Next, we investigated the anti-leukemic effect of Tri-T cells against primary AML blasts by calculating residual leukemic cells after co-culturing AML blasts with Tri-T lymphocytes. Tri-T cells generated from donors 1, 4, and 8 showed significant anti-leukemic effects compared with the control group without Tri-T cells and eradicated leukemic blasts derived from patients 1 and 2 (Figure 5A). To investigate whether infiltrating Tri-T cells could eliminate human myeloblasts in vivo, primary leukemic mononuclear cells isolated from patients with AML were engrafted into irradiated immunodeficient NSG mice by tail vein injection. After 5 weeks, the engrafted AML blasts were analyzed for the expression of the leukocyte antigen CD45. Human AML blasts have no expression or low expression of CD45 (CD45dim/- phenotype), whereas normal lymphocytes strongly express CD45 (CD45bright phenotype) [45]. Thus, the fraction of CD45dim cells was used as an indication of leukemic blast engraftment and elimination by injected Tri-T cells in NSG mice. At five weeks after blast injection, FACS data showed a decrease in the CD45dim cell population in the Tri-T cell-treated mice compared with Tri-T-untreated mice (in the BM, 10.30% ± 5.43% versus 49.03% ± 11.68%; in peripheral blood, 2.52% ± 2.00% versus 4.52% ± 1.42%; in the spleen, 5.01% ± 2.38% versus 22.14% ± 9.47%; Figure 5B). In contrast, the levels of CD8+ and CD4+ cells in the BM and spleen were higher in AML mice treated with Tri-T cell infusion than in the AML mice that were not treated with Tri-T cell infusion (for CD8+ cells in the BM, 26.69% ± 2.10% versus 7.71% ± 4.18%; in the spleen, 38.65% ± 16.47% versus 3.06% ± 1.75%; for CD4+ cells in the BM, 12.83% ± 4.54% versus 5.73% ± 1.81%; in the spleen, 26.85% ± 10.01% versus 1.83% ± 0.45%; Figure 5C), indicating the cytotoxic activity of Tri-T cells against leukemic cells in vivo. To observe infiltrated primary human leukemic cells, the BM of xenografted mice was analyzed by immunohistochemistry. Consistent with previous studies, we found that leukemia cell engraftment changed the morphology of mouse organs, including the enlargement of the spleen and the appearance of disseminating masses in the liver [46]. Hematoxylin staining of BM sections revealed compacted human AML blasts, distinguished from typical hematopoietic cells by their large size, round shape, and faint color. Moreover, in the BM of Tri-T cell-treated animals, infiltrating cells demonstrated an increased ratio of nucleus to cytoplasm, prominent nucleoli with high density typical of lymphocytes, and enhanced erythropoiesis (Figure 5D). Immunohistochemistry also revealed significantly larger subsets of human CD8+ cells in the BM of mice treated with Tri-T cell infusion, compared with untreated mice (Figure 5E), suggesting the effective elimination of human AML blasts by Tri-T cells in vivo.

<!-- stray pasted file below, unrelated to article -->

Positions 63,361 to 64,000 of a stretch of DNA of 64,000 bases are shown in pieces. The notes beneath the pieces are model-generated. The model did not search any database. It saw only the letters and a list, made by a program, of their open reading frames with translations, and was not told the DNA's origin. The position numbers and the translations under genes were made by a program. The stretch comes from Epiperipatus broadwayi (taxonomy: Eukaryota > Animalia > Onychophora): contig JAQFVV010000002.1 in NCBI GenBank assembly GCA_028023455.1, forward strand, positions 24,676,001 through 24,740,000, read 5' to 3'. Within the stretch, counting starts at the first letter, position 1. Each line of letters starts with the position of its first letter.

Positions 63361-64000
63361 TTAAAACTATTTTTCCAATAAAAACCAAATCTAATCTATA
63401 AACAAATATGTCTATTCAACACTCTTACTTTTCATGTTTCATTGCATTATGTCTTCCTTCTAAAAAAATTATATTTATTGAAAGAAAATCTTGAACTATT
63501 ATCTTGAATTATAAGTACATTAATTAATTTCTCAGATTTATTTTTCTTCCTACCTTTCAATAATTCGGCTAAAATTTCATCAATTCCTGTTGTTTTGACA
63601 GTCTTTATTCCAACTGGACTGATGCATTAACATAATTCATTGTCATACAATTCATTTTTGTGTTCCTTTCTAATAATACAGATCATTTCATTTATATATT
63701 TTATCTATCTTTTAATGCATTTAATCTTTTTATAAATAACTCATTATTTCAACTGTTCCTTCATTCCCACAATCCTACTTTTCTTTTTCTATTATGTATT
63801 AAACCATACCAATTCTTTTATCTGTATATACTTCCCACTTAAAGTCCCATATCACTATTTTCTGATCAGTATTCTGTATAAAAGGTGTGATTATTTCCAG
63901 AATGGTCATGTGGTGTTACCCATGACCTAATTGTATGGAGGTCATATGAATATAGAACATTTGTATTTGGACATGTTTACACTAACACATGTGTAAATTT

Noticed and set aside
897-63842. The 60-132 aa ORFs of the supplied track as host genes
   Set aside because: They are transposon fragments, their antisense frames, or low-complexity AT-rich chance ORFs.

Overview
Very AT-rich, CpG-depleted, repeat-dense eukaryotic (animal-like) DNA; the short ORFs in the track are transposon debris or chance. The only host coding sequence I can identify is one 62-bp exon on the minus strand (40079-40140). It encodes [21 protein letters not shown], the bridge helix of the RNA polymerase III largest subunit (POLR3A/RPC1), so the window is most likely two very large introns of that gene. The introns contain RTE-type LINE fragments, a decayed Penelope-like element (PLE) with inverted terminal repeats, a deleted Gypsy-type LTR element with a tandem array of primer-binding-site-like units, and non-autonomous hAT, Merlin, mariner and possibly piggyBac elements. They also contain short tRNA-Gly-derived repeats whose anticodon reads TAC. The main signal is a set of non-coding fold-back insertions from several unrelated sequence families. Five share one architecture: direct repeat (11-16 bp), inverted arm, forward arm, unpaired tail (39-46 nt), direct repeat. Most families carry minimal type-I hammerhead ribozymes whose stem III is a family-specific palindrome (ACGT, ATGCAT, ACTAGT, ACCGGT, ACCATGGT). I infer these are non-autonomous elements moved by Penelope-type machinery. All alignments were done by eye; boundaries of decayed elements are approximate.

A large percentage of residual leukemic cells associated with Tri-T cells and xenograft leukemic mice are CD45dim blasts.